Anyone interested in prison reform is aware the United States incarcerates more people than any other country in the world. Even though our country is large, only five percent of the world’s population inhabit the US. Incredibly, the country’s jails and prisons house 25 percent of all the inmates on the planet. An astounding one-quarter of all of the world’s prisoners are spending time behind bars in the U.S. According to the U.S. Bureau of Justice Statistics, one in every 33 adults in the U.S. is incarcerated in America’s jails or prisons.
A major contributor to these outrageous statistics, which have doubled since 1990 is the “war on drugs” that has transformed into “the war on indigent people.”
The reasons for incarceration discrimination do not end with economic status. People of color are disproportionately locked-up for minor offenses. A significant factor for this social ill is a lingering policy that has sent countless offenders to prison for years. A small amount of crack cocaine found in the pockets of poor blacks has sent them to prison for decades. However, middle or upper-class whites will endure a mere “slap on the wrist” for cocaine offenses.
More people are behind bars because of drugs than murder, rape or any other violent offense and it is costing tax-payers more than $50 billion a year to keep this atrocity going.
There is only one entity that is benefiting from this out of control economic disaster. The prison industry.
Business moguls have gotten wind of the mass incarceration problem in the U.S. and are making profits off of a deteriorating situation.
The high cost of for-profit prisons is the underlying cause for the loss of liberty for millions of incarcerated individuals who are paying a high price for non-violent crimes. For-profit prisons are burdening the government and tax-payers with escalating debt. Outrageously, most of this funding is not improving prison conditions or the recidivism rate.
For-profit businesses want return customers.
Meanwhile, private prison executives rake in multimillion dollar compensation packages.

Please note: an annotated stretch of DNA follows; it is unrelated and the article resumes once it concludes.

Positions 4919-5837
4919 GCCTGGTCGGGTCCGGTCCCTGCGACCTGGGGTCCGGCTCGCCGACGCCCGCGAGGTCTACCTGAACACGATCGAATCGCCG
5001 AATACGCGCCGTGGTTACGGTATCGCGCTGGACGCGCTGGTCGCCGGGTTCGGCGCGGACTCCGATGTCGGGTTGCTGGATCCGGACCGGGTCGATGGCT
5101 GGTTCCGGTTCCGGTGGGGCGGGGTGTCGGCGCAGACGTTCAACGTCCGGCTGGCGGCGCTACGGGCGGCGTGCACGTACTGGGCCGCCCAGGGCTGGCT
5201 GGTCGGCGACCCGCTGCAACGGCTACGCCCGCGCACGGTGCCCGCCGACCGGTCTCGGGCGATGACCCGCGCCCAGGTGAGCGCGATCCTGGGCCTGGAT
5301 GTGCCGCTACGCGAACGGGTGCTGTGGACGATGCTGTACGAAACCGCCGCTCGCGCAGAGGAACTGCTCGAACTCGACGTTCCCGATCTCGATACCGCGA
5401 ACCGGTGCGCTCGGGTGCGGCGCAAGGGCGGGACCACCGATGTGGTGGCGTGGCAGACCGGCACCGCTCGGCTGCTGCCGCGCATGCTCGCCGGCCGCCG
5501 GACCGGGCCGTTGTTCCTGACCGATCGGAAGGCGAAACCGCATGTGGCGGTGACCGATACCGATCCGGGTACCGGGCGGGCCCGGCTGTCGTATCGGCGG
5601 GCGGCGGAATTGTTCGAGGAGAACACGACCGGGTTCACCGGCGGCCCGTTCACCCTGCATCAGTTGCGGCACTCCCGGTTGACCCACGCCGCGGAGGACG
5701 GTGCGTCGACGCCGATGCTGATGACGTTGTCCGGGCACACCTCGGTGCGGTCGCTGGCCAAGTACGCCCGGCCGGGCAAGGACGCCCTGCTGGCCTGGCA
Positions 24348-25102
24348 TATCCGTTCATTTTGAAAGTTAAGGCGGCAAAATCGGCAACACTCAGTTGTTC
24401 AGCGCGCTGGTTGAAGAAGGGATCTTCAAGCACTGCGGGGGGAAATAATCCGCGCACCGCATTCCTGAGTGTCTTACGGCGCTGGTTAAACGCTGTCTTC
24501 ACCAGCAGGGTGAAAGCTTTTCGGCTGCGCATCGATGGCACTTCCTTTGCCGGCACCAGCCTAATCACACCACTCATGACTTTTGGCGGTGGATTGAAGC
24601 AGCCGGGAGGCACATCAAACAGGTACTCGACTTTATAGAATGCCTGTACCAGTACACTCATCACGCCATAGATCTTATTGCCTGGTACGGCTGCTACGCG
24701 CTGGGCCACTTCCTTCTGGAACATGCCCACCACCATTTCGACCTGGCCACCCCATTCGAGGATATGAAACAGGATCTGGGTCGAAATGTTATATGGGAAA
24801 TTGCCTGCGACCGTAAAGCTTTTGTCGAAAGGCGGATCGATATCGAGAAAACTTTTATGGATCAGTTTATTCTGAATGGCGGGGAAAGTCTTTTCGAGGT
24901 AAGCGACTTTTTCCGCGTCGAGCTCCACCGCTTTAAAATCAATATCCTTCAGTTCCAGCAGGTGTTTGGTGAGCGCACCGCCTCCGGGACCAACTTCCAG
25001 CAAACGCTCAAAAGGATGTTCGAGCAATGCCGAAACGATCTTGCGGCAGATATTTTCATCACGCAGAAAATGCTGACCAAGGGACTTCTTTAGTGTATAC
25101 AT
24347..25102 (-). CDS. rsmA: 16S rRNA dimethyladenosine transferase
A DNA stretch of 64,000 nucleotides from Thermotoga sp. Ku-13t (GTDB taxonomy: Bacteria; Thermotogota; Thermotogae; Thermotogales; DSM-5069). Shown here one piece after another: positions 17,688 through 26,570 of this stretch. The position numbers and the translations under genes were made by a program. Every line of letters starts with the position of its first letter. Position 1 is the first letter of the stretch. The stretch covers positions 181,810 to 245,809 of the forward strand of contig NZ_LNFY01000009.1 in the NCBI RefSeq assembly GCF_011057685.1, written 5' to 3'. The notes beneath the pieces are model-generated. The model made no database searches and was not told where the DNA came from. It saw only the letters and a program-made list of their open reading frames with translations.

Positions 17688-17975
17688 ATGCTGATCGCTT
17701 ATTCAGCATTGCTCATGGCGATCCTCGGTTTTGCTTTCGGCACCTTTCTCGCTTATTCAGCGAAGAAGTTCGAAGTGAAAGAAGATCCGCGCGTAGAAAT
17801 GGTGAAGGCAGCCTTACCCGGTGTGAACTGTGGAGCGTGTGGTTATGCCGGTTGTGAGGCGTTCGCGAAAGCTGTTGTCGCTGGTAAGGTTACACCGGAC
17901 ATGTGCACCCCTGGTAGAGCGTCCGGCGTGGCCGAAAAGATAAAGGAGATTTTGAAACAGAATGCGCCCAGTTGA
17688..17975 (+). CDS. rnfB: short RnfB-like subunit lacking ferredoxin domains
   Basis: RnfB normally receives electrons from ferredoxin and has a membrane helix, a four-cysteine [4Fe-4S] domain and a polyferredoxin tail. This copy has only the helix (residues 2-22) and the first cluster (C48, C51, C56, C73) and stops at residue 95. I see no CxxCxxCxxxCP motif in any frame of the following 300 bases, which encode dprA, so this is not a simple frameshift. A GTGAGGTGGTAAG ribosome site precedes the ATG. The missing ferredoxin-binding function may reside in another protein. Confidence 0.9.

Private prison officials are now admitting they are getting a little worried. They are confessing a concern that if prison policies begin allowing for lowering conviction eligibility and sentencing terms they would be in big trouble. Their profits are contingent upon how many people are locked-up. Just like the hotel business, the longer the stays, more money into their pockets.
For example, in a 2010 annual report filed with the Securities and Exchange Commission, the largest private prison company stated: “The demand for our facilities and services could be adversely affected by … leniency in conviction or parole standards and sentencing practices …”
The math is simple. As incarceration rates soar, so does for-profit prison commerce.
Between 1990 and 2009, the number of Americans locked-up increased by roughly 1600 percent. In the year 2010 alone, two of the biggest for-profit prison companies brought in almost $3 billion.
For-profit prison executives are savvy when it comes to making money, but when it comes time to deliver the goods, private prisons fail. They end up costing taxpayers more money than public prisons and do not follow through with the economic benefits they claim to offer.
The truth of the matter is prison privatization is a deceitful proposition. For-profit prison agents are misleading states into privatization with false marketing tactics that claim private prisons save money. The truth is private prisons are draining money that could be used for serious criminal justice reform.
For-profit prisons not only cut corners by not offering reform programs, but some are reported to have despicable conditions and untrained staff. Empirical investigations prove some private prisons are experiencing increased incidences of violence. The probable explanation for this set-back is corporate motivation to increase profits at the expense of hiring unqualified personnel.
After an infamous escape from an Arizona private prison in 2010, for example, the Arizona Department of Corrections reported that at the prison “[s]taff are fairly ‘green’ across all shifts,” “are not proficient with weapons” and habitually ignore sounding alarms. Private facilities have also been linked to atrocious conditions. In a private juvenile facility in Texas, for example, auditors reported, “[c]ells were filthy, smelled of feces and urine.”
There is an urgent need to regulate U.S. for-profit prison bureaucracies. Criminal justice reform is not possible until legislation can control the private prison industry’s ravenous appetite for mass incarceration.
For-profit prisons are costing the public more money without keeping them any safer. When prisoners are released without reform they are more likely to reengage in criminal activities when they are returned to society. Criminal justice reform is only possible by offering reentry programs that promote reform and lower the recidivism rate.
Corporate greed is not the solution to ending mass incarceration.